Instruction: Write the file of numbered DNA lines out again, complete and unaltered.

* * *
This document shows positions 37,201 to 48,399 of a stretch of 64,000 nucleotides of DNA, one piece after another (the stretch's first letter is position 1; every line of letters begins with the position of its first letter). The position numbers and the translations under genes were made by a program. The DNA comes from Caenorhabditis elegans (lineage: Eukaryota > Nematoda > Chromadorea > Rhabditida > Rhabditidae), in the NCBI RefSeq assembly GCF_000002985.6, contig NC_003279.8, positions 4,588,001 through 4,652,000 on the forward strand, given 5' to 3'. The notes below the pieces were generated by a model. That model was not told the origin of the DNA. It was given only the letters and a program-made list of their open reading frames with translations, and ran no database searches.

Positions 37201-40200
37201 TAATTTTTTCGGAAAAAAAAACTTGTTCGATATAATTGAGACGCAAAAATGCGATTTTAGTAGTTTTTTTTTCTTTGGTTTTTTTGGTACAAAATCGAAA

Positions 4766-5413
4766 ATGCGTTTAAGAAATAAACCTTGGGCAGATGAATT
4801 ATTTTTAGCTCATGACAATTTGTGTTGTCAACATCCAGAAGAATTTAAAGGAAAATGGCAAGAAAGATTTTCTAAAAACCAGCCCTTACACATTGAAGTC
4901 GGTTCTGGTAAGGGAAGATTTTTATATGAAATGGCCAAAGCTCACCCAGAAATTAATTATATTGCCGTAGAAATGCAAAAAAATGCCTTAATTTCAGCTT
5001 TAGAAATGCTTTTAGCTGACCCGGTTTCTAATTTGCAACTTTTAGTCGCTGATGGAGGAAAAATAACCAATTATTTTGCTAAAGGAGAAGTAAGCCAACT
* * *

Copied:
This document shows positions 37,201 to 48,399 of a stretch of 64,000 nucleotides of DNA, one piece after another (the stretch's first letter is position 1; every line of letters begins with the position of its first letter). The position numbers and the translations under genes were made by a program. The DNA comes from Caenorhabditis elegans (lineage: Eukaryota > Nematoda > Chromadorea > Rhabditida > Rhabditidae), in the NCBI RefSeq assembly GCF_000002985.6, contig NC_003279.8, positions 4,588,001 through 4,652,000 on the forward strand, given 5' to 3'. The notes below the pieces were generated by a model. That model was not told the origin of the DNA. It was given only the letters and a program-made list of their open reading frames with translations, and ran no database searches.

Positions 37201-40200
37201 TAATTTTTTCGGAAAAAAAAACTTGTTCGATATAATTGAGACGCAAAAATGCGATTTTAGTAGTTTTTTTTTCTTTGGTTTTTTTGGTACAAAATCGAAA

Positions 4766-5413
4766 ATGCGTTTAAGAAATAAACCTTGGGCAGATGAATT
4801 ATTTTTAGCTCATGACAATTTGTGTTGTCAACATCCAGAAGAATTTAAAGGAAAATGGCAAGAAAGATTTTCTAAAAACCAGCCCTTACACATTGAAGTC
4901 GGTTCTGGTAAGGGAAGATTTTTATATGAAATGGCCAAAGCTCACCCAGAAATTAATTATATTGCCGTAGAAATGCAAAAAAATGCCTTAATTTCAGCTT
5001 TAGAAATGCTTTTAGCTGACCCGGTTTCTAATTTGCAACTTTTAGTCGCTGATGGAGGAAAAATAACCAATTATTTTGCTAAAGGAGAAGTAAGCCAACT